Ten weeks ago, I embarked on a class driven assignment to create a blog dedicated to New Media. It has been a whirlwind adventure looking at best practices, new media platforms, and how to verify sources and article credibility. I now sit here reflecting over my first blog post ever “Examining Media Use and Influence”. In this post I talked about how new media has integrated itself into my life.
New media is everywhere. My view on how this directly affects people has not changed since the start of this class. People will be shown the same information and will still come up with two very different interpretations. Their point of view is related to how they were brought up, the experiences they have had, and what they have been exposed to. keeping that in mind, writers need to attempt to stick to a professional code of ethics.
Writers play a major role in the dissemination of information. With news media having a large viewer base through new media platforms, they wield a lot of power. Take Buzzfeed for example. Yes they run some silly stories about why pizza is the best thing ever, have fun quizzes to see what kind of introvert you are, and cat videos.
But they also have major news stories.
These stories can not only be accessed from a computer but on a person’s phone, they can see Twitter updates, and even check out Snapchat. With so many ways to reach viewers it is imperative that writers stick to putting forth information in an ethical way. Staying as close to a code of ethics as possible will help ensure that the information being presented is done so in a way that does not compromise the author’s integrity or the readers interpretation of the material.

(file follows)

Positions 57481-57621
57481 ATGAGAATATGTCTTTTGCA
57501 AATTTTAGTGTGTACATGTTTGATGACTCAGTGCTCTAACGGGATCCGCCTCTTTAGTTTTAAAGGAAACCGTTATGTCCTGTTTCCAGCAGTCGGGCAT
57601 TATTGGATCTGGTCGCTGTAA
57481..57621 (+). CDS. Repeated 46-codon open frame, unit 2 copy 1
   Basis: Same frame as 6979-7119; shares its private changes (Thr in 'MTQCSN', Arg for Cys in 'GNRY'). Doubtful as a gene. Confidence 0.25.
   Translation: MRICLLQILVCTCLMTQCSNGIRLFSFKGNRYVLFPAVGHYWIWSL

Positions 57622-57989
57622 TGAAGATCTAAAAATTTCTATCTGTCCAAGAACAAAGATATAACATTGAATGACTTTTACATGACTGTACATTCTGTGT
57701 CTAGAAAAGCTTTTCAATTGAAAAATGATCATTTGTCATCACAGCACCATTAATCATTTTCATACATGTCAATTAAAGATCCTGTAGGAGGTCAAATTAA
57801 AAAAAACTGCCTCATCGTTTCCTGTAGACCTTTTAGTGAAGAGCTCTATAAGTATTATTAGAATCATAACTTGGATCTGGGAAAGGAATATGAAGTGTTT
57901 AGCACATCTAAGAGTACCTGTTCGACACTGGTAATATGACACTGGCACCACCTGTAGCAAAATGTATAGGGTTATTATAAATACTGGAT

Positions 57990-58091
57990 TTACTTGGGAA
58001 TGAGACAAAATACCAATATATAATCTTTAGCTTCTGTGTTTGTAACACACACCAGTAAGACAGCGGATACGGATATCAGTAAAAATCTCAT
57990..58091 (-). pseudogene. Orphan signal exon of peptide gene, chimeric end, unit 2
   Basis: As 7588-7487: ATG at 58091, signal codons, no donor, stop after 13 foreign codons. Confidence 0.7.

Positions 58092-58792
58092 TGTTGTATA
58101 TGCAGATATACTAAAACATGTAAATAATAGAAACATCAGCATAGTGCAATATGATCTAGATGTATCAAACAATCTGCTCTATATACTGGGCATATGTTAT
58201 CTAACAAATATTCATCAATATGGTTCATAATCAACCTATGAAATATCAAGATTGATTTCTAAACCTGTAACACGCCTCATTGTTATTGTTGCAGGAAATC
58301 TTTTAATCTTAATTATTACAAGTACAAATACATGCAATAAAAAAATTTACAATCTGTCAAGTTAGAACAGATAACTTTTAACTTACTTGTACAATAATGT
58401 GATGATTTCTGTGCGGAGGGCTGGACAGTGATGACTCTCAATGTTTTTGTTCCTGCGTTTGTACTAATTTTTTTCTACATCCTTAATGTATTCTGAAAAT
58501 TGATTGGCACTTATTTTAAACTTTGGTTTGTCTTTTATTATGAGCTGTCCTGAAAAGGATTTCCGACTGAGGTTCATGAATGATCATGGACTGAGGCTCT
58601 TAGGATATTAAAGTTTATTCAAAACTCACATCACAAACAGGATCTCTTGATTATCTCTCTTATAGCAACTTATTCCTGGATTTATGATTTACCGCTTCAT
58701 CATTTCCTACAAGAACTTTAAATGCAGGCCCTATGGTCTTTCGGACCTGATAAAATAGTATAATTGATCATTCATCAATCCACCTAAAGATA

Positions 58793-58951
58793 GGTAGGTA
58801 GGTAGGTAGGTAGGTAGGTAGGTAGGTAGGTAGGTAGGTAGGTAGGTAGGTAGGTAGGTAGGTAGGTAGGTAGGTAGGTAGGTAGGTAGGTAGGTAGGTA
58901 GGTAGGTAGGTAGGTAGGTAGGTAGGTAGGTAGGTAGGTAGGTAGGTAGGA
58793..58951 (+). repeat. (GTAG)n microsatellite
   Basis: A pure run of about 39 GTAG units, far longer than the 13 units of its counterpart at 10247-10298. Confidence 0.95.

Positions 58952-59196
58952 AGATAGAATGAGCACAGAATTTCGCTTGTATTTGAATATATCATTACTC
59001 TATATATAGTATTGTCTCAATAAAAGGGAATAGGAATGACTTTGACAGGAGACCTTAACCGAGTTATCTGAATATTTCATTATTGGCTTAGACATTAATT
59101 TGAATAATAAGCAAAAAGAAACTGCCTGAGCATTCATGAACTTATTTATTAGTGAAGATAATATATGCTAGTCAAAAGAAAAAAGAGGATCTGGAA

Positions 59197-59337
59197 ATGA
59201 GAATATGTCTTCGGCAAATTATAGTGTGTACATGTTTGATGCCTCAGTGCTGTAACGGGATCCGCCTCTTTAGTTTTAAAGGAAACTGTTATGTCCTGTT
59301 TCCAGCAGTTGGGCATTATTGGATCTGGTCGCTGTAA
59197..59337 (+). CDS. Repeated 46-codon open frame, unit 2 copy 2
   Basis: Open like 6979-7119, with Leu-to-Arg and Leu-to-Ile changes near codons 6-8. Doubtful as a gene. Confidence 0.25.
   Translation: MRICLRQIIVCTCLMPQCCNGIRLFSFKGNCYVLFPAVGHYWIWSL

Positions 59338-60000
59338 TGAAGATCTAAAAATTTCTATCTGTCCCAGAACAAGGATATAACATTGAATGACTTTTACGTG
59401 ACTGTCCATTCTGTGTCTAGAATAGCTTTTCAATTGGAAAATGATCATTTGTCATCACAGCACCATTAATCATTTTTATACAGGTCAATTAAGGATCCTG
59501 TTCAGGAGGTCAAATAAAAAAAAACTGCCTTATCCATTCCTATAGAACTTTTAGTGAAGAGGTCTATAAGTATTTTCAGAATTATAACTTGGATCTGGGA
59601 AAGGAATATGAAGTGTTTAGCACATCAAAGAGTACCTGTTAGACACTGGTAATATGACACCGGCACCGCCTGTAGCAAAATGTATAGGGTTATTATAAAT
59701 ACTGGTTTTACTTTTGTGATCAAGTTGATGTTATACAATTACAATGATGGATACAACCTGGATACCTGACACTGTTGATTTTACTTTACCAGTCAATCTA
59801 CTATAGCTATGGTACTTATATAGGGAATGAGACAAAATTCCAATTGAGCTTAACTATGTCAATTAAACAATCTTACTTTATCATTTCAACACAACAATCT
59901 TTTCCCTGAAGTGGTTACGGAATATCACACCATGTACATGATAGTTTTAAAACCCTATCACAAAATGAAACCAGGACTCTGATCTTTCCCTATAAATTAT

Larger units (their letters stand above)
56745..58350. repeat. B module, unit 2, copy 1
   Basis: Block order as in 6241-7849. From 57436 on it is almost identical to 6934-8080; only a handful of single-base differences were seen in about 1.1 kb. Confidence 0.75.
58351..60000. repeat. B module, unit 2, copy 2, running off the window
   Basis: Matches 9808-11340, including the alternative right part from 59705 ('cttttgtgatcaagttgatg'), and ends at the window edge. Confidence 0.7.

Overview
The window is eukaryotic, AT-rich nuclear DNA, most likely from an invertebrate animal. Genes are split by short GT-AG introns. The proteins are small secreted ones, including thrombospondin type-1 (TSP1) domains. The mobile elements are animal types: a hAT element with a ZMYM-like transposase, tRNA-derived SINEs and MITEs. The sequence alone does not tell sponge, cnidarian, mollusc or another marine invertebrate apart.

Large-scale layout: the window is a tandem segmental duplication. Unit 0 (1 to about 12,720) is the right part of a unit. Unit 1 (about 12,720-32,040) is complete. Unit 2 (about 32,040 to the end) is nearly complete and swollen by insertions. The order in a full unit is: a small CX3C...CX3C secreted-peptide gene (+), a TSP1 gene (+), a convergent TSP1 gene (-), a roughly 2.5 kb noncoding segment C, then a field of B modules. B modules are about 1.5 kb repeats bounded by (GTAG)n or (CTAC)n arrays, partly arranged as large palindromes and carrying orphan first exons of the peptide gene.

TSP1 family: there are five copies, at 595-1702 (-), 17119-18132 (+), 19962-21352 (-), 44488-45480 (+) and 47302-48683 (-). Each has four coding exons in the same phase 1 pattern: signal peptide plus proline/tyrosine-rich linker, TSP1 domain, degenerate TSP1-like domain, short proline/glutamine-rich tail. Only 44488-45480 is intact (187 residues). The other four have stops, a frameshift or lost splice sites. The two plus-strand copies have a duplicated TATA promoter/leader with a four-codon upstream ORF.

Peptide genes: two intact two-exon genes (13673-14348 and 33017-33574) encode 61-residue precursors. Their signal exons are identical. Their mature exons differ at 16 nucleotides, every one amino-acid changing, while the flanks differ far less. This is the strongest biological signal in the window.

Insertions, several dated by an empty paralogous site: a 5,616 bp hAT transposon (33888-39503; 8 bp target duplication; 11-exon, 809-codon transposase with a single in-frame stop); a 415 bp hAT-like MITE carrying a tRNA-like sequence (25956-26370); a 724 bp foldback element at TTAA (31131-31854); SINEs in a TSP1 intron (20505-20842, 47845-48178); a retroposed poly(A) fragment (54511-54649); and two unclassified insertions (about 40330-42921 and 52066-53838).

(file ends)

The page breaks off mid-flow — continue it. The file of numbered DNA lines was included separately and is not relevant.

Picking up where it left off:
When writers stray from a professional code they not only put their reputation on the line, their name, but they risk hurting the people or parties involved in the story. Someone could be misidentified or wrongly accused, but if the story broke without verification that person or persons could be in real danger from the public’s justice.
But writers cannot be wholly blamed. As I stated in my first blog post
We as a society need to become more media literate, not relying on one specific news source but cross examining their information with that of other sources to try and uncover the truth.(Scheele)
That means becoming more media literate. Being able to read or hear information and determine for ourselves whether it is the truth. By doing this I’m sure we can cut down on the amount of “influence” media sensationalism has on our lives.
Buzzfeed. (2016, February 28). Buzzfeed. Retrieved from Buzzfeed: http://www.buzzfeed.com/
Buzzfeed. (2016, February 28). News. Retrieved from Buzzfeed: http://www.buzzfeed.com/news
Scheele, H. (2015, December 21). Examining Media Use and Influence. Retrieved from Connectedthread WordPress: https://connectedthread.wordpress.com/2015/12/21/examining-media-use-and-influence/